Developing a customer centric culture means nailing what your customers really want and responding to that in a way that your people can deliver. Organisational structure, processes, information and insight, people and critically, the overall vision all need to work together in one total customer experience. If just one of these elements is out of kilter, your customer will be too.
AI in its current form is only part of the solution. AI requires a deeper understanding of customer needs so that it is an enabler rather than the answer for its own sake. The balance of AI vs. human interactions in the Customer Experience needs to be carefully orchestrated.
Does your C-Suite champion the Customer Experience? Is your CEO committed to Customer Experience success? The protagonists in your customer experience need to be shrewdly put in place.
As is often quoted, Customer Experience is not a department; it is a culture, a mindset and a way of doing business. CEO’s need to lead from the top, instilling this philosophy whilst harnessing their employees to deliver a consistent and valuable experience for customers over the long-term.
There are many more ‘excellent’ brands in the US in terms of customer experience. Some 58 brands (up from 24) in the US this year are categorized as delivering an ‘excellent’ or outstanding customer experience, according to the KMPG Nunwood calculations. Compare this to just four companies who cross that threshold in the UK. Evidently this means that brands in the UK are lagging by a factor of 15.
What would happen if your favourite coffee shop started acting like a bank? With an automated order system producing your caffeine fix based on assumptions, there would be no chance of a tall, soya milk cappuccino with sugar free vanilla syrup and an extra shot of Guatemalan espresso!
Customer Experience transformation requires a joined-up understanding of the end to end customer journey and the role that the call centre plays in this customer journey. Add to that, the challenge of how to align the role of technology related touchpoints and establish how humans and technology co-exist seamlessly (another subject for another day)!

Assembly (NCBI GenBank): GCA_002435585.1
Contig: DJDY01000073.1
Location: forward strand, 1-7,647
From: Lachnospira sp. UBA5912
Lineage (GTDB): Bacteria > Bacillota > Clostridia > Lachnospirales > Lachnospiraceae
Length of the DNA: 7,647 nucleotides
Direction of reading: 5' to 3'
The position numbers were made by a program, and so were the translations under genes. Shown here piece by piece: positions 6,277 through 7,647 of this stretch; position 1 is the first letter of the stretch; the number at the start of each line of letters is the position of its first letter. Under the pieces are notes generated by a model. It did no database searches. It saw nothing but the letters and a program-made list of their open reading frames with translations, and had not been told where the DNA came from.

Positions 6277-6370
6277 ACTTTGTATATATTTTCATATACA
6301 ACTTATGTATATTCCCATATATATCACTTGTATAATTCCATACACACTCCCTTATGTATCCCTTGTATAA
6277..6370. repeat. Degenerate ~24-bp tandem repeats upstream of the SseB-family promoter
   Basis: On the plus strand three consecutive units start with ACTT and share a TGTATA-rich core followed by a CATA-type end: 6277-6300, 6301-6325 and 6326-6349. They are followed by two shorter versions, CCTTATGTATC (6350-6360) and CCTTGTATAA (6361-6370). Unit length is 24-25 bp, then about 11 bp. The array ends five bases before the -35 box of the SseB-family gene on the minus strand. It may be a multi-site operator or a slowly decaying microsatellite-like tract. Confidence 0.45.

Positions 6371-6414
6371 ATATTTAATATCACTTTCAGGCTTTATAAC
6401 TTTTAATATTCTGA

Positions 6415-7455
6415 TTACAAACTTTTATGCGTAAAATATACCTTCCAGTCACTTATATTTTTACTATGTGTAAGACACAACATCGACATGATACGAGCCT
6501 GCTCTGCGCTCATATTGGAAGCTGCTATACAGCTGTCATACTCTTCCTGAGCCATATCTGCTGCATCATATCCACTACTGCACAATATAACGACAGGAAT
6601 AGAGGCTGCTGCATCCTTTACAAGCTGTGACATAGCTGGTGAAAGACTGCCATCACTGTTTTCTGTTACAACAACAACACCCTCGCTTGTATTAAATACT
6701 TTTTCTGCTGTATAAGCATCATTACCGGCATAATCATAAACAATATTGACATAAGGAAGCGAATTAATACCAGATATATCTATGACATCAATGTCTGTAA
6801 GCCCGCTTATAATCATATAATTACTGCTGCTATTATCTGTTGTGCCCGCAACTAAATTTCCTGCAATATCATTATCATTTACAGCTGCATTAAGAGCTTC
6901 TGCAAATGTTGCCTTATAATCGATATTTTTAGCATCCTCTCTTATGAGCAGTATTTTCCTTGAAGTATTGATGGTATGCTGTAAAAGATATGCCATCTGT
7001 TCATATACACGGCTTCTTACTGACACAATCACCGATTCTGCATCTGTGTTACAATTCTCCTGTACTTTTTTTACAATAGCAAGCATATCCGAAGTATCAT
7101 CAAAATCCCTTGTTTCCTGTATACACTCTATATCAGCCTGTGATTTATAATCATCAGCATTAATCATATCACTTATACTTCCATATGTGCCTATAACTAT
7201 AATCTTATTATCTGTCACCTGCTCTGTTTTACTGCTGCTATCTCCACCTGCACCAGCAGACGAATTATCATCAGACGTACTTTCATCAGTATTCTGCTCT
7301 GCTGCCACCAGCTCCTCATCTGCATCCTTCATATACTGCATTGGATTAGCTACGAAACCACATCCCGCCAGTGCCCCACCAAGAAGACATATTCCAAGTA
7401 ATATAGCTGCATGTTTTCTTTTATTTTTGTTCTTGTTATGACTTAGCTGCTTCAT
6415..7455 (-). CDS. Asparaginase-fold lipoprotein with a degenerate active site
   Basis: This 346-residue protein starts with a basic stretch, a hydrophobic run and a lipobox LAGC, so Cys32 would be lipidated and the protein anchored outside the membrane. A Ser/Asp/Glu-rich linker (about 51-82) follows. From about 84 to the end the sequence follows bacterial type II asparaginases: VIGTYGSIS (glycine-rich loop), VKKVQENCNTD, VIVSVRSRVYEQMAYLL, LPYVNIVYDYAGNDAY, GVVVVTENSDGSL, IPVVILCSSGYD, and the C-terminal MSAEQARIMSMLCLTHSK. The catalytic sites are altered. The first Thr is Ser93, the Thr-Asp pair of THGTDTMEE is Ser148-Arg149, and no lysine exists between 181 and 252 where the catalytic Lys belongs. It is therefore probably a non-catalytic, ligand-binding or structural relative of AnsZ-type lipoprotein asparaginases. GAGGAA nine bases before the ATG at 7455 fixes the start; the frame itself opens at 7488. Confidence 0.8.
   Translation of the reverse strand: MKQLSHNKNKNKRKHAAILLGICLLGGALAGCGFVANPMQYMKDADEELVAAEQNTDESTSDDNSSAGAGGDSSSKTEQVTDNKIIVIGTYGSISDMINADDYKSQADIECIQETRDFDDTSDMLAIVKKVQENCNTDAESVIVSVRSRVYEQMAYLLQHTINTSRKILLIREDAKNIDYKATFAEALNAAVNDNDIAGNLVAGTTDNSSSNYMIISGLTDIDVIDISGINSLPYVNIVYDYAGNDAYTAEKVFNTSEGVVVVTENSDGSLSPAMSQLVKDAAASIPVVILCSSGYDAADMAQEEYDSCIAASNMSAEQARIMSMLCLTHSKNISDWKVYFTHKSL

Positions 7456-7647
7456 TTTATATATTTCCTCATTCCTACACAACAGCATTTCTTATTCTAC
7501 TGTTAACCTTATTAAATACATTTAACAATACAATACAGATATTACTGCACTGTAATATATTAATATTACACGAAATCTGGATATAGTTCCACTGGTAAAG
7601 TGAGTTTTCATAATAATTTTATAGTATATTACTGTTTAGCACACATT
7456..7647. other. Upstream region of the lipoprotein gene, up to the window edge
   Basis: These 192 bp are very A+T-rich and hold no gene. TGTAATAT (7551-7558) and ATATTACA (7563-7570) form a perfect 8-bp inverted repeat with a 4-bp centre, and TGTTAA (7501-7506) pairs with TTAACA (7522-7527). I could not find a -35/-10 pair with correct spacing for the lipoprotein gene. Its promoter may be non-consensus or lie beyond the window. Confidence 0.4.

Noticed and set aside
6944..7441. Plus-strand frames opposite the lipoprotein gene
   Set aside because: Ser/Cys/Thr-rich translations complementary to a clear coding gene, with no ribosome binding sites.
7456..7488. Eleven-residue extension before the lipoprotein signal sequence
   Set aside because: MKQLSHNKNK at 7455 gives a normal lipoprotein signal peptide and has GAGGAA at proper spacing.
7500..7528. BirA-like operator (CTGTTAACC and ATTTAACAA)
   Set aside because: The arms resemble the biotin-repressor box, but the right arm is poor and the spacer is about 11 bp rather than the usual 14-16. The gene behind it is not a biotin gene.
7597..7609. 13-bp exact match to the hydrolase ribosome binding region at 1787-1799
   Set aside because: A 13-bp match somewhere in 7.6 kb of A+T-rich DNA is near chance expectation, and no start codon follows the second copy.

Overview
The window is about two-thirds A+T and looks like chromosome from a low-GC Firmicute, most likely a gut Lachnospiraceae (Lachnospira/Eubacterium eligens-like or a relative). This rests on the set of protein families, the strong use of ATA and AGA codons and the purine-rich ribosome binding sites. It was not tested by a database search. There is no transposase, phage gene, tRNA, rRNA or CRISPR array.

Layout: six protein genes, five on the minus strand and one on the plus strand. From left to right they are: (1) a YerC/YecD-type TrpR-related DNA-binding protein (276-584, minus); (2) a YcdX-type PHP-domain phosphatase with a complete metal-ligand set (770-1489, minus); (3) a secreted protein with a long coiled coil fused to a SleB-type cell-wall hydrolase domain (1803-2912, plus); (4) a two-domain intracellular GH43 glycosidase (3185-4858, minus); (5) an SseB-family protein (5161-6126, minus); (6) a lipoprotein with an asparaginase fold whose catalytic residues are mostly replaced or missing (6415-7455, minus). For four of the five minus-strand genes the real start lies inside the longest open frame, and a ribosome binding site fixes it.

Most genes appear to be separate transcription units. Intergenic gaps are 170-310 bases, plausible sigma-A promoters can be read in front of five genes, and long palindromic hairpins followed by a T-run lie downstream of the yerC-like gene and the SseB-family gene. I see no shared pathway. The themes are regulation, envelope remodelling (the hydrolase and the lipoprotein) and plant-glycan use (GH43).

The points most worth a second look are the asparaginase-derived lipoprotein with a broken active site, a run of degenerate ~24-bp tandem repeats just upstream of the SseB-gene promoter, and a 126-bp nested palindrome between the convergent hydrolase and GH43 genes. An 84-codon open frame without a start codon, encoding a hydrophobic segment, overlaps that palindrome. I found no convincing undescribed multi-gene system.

Surveys are a key part of the big business of Customer Experience Management and Voice of Customer programmes – but they have become a victim of their own success. Your survey should be just one tool, supporting a wider customer experience measurement model.
It’s all well and good jumping into customer experience improvement and acting on customer feedback, but it won’t make a fundamental difference if the organisation isn’t aligned to deliver the customer experience that’s required. Companies need to find a way of establishing why and how everyone’s role is related to the customer. Silos are not conducive to customer experience excellence or a customer centric organisation.
What I am trying to highlight is that I fear many organisations have implemented transactional customer feedback or nps programmes that aren’t delivering the insight or value that is needed. Getting the timing of the survey right is a quick fix. If all the customer’s pain points along the end to end journey are known and focused on, then expectations can be managed and promises will be kept.
Any successful customer experience strategy is really about nailing what your customers want in a way that both your leadership love and your people can deliver. Without the genuine support of the leadership team across the organisation, it becomes very difficult to really change what the business promises its customers and how its people deliver (or don’t deliver) on those promises.
On Thursday last week, Debenhams' new (since October) chief executive Sergio Bucher unveiled his strategic vision for the future growth of the department store group. It focuses on making Debenhams stores a more enjoyable destination for 'social shopping'. The plans for change sound promising but Debenhams as a well recognised brand is not necessarily associated with innovation or known for its inspiring customer experience. Mr. Bucher’s ambition raises some immediate questions